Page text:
At some point along the trajectory of Jennifer Lopez's formidable career, you’ve probably found yourself dancing and humming along to one of her many ubiquitous pop hits. Now, more than a dozen years after her musical debut, the multi-hyphenate diva is ready to take a look back with her first retrospective package.
“Dance Again…the Hits” is set for release July 24 through Epic Records, her former longtime label announced Monday. Lopez has not left her current label, Island Def Jam, but admitted that she contractually owed Epic a package.
The greatest-hits package includes two new dance jams, “Goin’ In” (featuring Flo Rida) and “Dance Again” (featuring Pitbull), which recently hit No. 1 on the Billboard Dance/Club chart, along with signature hits “Love Don't Cost a Thing,” “If You Had My Love” and “Waiting for Tonight.” The deluxe edition includes bonus tracks and a DVD of music videos.
VH1 really seems to be following the old adage “If it ain’t broke, don’t fix it.”
Amid growing criticism of its latest season of “Basketball Wives,” the network is introducing yet another title in a booming roster of provocative programs slanted toward African American viewers wanting to wallow in the behind-the-scenes drama (quite evidently, there is a ton) that goes on with women attached to the music and sports worlds.
“Love & Hip Hop: Atlanta,” a spin-off of the popular New York based docu-series in which slapping, drink throwing and hair pulling became a plot point, is set to premiere on the network on Monday.
The 10-episode series is anchored in a new crop of industry players: Grammy Award-winning producer Stevie J (Diddy, Jay-Z, Mariah Carey), his girlfriend, Mimi Faust, and his protégée, an up-and-coming Latina rapper named Joseline; rapper Lil Scrappy, his girlfriend, Erica Dixon, and his mother, a former hustler known as “Momma Dee”; Atlanta rapper Rasheeda, her manager-husband Kirk Frost; songstress K. Michelle; and Trinidadian R&B singer Karlie Redd.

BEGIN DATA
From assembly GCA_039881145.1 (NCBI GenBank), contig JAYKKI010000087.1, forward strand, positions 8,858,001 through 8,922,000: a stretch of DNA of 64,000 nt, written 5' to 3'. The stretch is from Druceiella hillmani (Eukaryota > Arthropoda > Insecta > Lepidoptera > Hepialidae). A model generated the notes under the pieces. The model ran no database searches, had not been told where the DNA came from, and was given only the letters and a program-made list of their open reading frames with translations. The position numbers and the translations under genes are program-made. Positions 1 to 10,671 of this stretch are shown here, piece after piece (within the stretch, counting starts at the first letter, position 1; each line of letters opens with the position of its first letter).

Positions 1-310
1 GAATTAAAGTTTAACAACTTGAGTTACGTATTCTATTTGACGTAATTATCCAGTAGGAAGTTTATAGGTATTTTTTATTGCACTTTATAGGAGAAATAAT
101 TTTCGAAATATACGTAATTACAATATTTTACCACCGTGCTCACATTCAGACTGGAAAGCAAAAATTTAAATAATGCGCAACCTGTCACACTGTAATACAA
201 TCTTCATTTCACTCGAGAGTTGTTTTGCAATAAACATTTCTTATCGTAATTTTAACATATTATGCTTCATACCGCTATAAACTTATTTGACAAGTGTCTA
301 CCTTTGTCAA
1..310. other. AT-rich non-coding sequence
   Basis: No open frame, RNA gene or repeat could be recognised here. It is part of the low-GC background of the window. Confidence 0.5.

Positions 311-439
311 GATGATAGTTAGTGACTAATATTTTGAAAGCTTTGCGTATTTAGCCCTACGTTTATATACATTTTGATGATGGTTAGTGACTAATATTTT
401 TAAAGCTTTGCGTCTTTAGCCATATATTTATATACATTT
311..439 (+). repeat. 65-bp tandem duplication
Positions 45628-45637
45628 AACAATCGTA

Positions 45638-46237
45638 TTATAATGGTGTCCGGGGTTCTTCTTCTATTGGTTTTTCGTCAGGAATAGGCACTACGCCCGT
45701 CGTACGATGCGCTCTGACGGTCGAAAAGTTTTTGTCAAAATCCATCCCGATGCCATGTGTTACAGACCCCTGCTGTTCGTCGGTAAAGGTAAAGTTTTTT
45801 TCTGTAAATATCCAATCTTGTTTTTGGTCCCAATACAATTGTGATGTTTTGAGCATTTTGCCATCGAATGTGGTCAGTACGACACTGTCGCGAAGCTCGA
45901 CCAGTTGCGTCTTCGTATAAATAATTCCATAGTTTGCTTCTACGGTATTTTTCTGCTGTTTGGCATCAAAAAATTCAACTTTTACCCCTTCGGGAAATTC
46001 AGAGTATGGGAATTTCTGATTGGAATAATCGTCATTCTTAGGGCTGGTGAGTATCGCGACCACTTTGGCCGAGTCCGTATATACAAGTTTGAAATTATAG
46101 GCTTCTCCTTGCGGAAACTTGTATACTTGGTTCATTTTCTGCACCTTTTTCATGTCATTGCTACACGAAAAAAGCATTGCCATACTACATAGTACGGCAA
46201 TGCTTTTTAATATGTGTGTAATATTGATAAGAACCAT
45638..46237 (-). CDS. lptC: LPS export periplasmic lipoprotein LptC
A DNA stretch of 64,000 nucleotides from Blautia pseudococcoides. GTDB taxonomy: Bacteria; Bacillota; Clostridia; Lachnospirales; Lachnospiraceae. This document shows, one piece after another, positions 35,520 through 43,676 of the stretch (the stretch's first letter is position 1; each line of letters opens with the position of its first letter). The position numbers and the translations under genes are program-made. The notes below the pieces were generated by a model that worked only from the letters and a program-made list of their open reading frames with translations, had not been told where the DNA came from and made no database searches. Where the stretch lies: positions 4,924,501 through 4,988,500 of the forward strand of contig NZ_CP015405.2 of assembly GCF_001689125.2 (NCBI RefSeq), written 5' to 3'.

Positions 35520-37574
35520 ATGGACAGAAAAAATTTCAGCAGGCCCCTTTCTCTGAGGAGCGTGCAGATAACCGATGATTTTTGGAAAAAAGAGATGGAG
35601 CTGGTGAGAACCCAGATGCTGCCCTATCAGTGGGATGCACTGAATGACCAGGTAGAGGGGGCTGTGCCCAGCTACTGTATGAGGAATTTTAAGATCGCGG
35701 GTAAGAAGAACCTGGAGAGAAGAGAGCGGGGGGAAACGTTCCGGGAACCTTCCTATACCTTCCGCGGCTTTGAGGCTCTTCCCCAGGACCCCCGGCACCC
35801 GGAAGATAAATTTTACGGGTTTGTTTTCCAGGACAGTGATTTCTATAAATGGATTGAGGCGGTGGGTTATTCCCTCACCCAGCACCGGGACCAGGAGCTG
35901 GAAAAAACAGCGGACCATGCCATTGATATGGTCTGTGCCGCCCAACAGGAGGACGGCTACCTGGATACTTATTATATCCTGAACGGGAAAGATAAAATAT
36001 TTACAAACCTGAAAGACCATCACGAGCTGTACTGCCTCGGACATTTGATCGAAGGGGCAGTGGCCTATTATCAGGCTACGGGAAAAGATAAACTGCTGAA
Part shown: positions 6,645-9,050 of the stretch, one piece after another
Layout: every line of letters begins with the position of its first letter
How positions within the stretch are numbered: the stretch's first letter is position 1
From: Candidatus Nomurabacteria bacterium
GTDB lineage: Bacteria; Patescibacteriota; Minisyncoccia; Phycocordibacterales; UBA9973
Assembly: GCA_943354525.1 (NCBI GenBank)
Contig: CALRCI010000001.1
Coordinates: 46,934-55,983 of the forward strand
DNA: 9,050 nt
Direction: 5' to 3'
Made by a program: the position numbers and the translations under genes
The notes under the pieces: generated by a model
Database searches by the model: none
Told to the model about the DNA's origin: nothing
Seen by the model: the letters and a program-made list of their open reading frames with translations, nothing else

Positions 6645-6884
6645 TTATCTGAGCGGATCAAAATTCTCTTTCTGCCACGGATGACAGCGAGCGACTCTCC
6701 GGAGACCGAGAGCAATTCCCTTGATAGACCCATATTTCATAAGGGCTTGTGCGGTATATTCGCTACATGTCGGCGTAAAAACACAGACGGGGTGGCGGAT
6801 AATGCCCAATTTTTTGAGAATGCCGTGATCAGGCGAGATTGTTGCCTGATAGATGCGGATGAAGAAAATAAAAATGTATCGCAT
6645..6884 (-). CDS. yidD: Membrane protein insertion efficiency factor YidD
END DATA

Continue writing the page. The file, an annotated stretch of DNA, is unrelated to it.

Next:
Pop & Hiss caught up with two of the aspiring performers, Joseline and K. Michelle, to talk drama, putting themselves in front of the camera and, of course, music.
When Usher sat down with The Times for a recent feature, the 33-year-old was ready to show that he’s still the most viable heir to the late King of Pop's throne despite the emergence of more youthful sing-and-dance prodigies like Justin Bieber (whom he mentored) and Chris Brown (his stiffest competition).
His latest album, “Looking 4 Myself” – projected to bow at No. 1 on the Billboard chart next week – showcases the singer’s current mantra to “evolve or evaporate.”
The current influx of global, electronic dance music in pop music provided the foundation for the album. It's another example in which the multi-platinum, Grammy Award winner meshed his old-school R&B and urban textures with fresh influences – something that has garnered the singer criticism in the past.
Before a recent rehearsal at Burbank's CenterStaging, Usher let us dig deep in his back catalog from a career that stretches back two decades where we asked him to offer snap judgements on a handful of tracks:
News that New York City police are investigating an early Thursday morning brawl, reportedly between Chris Brown and Drake and their respective entourages at the club W.i.P. in Manhattan, will undoubtedly dominate hip-hop blogs for the coming days.
But as details, tweets, video and denials emerge, let’s get one thing out of the way: Brown and Drake -- whatever this alleged beef is about, stop it immediately.
For some time, rumors of a feud between the two have proliferated, but it's only been in the last few months that fans and bloggers have paid closer attention (and dissected) this alleged beef.
RELATED: Chris Brown, Drake reportedly brawl in New York City nightclub
Of course, fingers are pointed at a certain pop star as the catalyst: Rihanna.
Metallica is lending a hand to the FBI to help solve the murder of a 20-year-old college student who disappeared after a 2009 concert by the heavy metal band in Charlottesville, Va.